Unlikely Wow Moments

Sometimes there are surprising wonders to be found at very common looking places. I stopped the other day at a typical looking wetland to try to get close to some blooming water lilies. The flowers were beautiful, just opening up, and numerous. As I cautiously approached, hoping to get a close up of the flowers a mighty slap of beaver tail surprised me. I shouldn’t have been, I was just concentrating on keeping the water level below the tops of my shoes. The grass covered ground, if I can call floating grass ground, moved and wobbled with each step. It wasn’t too many steps along when I found my boots were not waterproof above boot gunwale, so I just gave up and ended up knee deep.

Cautious Beaver (Castor Canadensis)

Cautious Beaver (Castor Canadensis)

The beaver swam back and forth checking to see how threatening I was and soon came to the conclusion that I was probably not a very challenging predator. Beaver soon paddled into the midst of the lily pond and began eating one of the flowers. I was able to get my camera and tripod onto solid enough grass and willow tussock and snap a few shots as I slowly sank. Should have worn snow shoes or waders and I would have been much drier.

Beaver Eating Water Lily

Beaver Eating Water Lily

I had time to take a look with binoculars and spotted a red-necked grebe sitting on her nest as papa grebe swam around preening and grooming. I thought that I might get close enough by backing up and wandering through the bush to another opening. As I made my way over I discovered several beaver runs, some fresh and some camouflaged under a layer of deep dead grass and reeds. I did not fall in due more to good luck than any of my good management. The grebe sat patiently but watchfully as I snapped a few shots.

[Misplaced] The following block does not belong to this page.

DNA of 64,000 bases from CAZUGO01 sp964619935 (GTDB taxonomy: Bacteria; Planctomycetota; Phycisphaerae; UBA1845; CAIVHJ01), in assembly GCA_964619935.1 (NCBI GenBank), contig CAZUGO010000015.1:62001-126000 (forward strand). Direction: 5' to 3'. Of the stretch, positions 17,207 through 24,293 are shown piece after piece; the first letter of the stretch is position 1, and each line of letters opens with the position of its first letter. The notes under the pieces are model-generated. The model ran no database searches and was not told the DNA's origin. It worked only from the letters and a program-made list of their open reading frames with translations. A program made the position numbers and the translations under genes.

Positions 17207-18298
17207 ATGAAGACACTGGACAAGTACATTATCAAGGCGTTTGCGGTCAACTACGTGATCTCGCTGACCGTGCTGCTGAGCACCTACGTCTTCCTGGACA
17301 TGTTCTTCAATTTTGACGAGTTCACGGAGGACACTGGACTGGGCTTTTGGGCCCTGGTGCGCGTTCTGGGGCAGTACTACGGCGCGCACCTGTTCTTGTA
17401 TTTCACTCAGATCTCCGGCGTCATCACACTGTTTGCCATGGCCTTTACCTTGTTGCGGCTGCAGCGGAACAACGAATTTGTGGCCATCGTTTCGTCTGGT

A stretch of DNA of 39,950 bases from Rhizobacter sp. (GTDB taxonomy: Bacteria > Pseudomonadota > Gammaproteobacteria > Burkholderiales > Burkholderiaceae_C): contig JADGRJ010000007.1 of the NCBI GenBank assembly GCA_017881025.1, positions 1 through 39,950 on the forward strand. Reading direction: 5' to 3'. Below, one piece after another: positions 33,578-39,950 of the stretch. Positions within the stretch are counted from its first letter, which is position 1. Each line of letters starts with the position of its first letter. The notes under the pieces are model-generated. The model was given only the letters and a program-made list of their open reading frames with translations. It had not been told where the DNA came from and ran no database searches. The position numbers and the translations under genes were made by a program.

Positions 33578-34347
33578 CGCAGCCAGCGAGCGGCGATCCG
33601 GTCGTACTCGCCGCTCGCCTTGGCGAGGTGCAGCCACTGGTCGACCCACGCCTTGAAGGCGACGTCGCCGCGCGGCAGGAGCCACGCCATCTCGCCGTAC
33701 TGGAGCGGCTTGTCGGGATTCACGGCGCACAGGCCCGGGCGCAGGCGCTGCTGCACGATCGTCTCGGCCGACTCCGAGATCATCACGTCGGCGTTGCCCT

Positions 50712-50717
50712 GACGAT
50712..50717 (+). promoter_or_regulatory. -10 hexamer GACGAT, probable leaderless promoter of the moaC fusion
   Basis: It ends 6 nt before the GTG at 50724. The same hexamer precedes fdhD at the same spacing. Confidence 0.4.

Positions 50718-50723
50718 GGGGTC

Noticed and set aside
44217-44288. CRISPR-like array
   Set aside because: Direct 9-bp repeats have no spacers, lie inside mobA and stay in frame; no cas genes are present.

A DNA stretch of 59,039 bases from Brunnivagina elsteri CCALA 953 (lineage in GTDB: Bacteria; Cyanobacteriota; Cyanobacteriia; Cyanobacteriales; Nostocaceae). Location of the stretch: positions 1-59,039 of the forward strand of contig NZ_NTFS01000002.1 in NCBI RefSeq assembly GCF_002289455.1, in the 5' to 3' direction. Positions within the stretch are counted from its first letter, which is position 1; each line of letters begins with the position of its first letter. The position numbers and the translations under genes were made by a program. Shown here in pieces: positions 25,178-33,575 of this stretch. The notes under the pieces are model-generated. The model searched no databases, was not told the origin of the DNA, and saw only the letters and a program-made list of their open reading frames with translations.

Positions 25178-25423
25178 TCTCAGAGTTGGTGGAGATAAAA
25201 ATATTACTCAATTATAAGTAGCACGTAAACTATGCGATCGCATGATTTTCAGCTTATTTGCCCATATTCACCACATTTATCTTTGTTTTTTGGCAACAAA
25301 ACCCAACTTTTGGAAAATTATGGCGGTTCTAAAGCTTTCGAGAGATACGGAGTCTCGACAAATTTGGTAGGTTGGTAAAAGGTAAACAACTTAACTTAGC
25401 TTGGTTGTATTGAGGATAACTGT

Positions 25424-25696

Nesting Red-necked Grebe

Nesting Red-necked Grebe

With a bit of patience, curiosity and good luck I managed to enjoy a beautiful hour or so in a very unlikely looking pond. Good memories, decent photos and great adventure to add to my Wow Moments catalogue.


This article was contributed by guest blogger, Robert Scriba.

Robert has used Mother Nature and her wild places near and far for his own sanity rejuvenation for many years. He worked as a wildlife guide on the west coast of B.C. and has taken people from around the world on tours to beautiful experiences with wildlife and wilderness in Alberta, B.C., and western USA. He lives in a spectacular part of the world and he looks forward to bringing it to light through photography and writing about these explorations for many more years.

Robert’s other work can be found at www.wildviewfinders.ca. You can also connect with him on twitter at @bigoldbear1.